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Tuesday newspaper round-up: UK telecoms industry, shop workers, BoE staff

(Sharecast News) - The UK's biggest mobile and broadband companies have agreed a plan to help customers struggling to pay bills amid the cost of living crisis, including moves to allow switching to cheaper deals without paying a penalty. The package was agreed at a summit at Downing Street, co-chaired by the culture secretary, Nadine Dorries, and the cost of living business tsar, David Buttress, and attended by the top executives of the country's biggest telecoms firms, including BT, Virgin Media O2, Vodafone, Three, Sky and TalkTalk. - Guardian Abuse and violence towards shop workers and service staff is on the rise again, research shows, with a quarter of those reporting hostility blaming the cost of living crisis putting increased stress on customers. Figures from the trade body the Institute of Customer Service (ICS) revealed 44% of frontline retail staff have experienced hostility from customers in the past six months - up by a quarter from the figure of 35% in February. - Guardian

Staff at the Bank of England are to demand a major pay rise in the face of surging inflation, despite pleas for restraint on wages from their own Governor. The trade union Unite is consulting staff on Threadneedle Street this summer about securing a "decent pay rise" to cushion the blow of soaring living costs. Staff received just a 1.5pc increase this year, far below the 9.1pc rate of inflation reached in May. - Telegraph

Councils will be forced to ditch spending plans and draw up emergency cuts to public services after the highest inflation in 40 years sparks an £800m surge in costs. The Local Government Association (LGA) warned that inflation will force local leaders to make cuts to frontline services and poses a "serious risk to the future financial viability" of some councils. - Telegraph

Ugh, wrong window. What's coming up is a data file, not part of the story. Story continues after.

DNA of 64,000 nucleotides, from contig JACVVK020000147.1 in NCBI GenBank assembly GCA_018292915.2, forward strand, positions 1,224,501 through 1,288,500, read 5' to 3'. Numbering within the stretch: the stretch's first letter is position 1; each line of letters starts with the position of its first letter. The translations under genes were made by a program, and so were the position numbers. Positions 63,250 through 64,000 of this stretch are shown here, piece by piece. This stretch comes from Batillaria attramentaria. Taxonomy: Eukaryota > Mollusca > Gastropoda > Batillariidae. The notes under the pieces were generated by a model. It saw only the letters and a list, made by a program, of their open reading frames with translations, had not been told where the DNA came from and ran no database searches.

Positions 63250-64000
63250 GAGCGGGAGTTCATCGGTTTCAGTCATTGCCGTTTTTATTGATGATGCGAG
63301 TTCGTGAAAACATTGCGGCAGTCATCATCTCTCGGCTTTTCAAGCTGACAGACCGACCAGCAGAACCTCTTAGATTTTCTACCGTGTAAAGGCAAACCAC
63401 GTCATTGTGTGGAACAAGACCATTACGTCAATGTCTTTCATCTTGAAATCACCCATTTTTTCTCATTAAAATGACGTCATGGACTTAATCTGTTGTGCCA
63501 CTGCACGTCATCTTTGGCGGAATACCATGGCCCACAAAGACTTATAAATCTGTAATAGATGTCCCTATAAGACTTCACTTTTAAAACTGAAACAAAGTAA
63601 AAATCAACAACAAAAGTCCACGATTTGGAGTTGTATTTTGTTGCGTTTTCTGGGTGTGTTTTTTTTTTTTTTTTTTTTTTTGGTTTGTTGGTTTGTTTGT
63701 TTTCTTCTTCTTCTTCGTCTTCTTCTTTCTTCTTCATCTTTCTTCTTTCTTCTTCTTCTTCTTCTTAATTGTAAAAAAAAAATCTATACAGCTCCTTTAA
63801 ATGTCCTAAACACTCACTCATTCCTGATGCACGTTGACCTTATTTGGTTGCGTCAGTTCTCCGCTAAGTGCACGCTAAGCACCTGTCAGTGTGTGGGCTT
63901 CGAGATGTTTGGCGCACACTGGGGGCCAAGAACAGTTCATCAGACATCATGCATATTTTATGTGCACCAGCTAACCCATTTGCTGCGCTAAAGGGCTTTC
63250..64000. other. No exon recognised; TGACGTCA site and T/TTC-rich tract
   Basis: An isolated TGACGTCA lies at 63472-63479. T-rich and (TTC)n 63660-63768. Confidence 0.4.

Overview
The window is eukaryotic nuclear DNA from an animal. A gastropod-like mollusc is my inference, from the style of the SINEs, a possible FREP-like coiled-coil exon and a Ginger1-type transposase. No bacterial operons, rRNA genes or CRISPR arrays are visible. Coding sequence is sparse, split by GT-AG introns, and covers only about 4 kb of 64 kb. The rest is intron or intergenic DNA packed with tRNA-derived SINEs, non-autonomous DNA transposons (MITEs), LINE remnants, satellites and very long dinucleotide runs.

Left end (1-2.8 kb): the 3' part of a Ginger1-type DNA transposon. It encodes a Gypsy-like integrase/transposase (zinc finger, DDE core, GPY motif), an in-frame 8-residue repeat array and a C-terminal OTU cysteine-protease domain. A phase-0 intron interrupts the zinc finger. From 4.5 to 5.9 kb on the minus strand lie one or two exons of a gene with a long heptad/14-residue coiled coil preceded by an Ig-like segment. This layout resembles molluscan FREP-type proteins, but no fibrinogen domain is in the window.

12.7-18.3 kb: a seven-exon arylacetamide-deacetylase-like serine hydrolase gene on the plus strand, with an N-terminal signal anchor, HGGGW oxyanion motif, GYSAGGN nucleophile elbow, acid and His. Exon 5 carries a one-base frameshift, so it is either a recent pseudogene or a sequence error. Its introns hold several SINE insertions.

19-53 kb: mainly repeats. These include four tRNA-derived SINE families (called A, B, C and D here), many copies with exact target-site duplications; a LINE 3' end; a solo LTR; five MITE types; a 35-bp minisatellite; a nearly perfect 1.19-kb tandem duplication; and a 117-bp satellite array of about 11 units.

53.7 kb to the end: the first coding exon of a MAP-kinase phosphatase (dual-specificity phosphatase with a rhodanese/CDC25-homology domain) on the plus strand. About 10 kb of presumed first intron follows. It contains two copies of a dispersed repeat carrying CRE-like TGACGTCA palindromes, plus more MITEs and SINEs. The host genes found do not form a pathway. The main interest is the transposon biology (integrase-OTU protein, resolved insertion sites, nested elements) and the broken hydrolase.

The devastating impact of rising energy, goods and labour costs on hospitality businesses has been laid bare in a survey showing that only 37 per cent are still profitable. Despite the launch by the governmen last year of a post-Covid hospitality recovery strategy, the picture remains bleak, with 45 per cent of businesses forced to reduce opening hours to avoid closing permanently and 17 per cent having no cash reserves. - The Times

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Important information: This information is not a personal recommendation for any particular investment. If you are unsure about the suitability of an investment you should speak to one of Fidelity’s advisers or an authorised financial adviser of your choice. When you are thinking about investing in shares, it’s generally a good idea to consider holding them alongside other investments in a diversified portfolio of assets. Past performance is not a reliable indicator of future returns.

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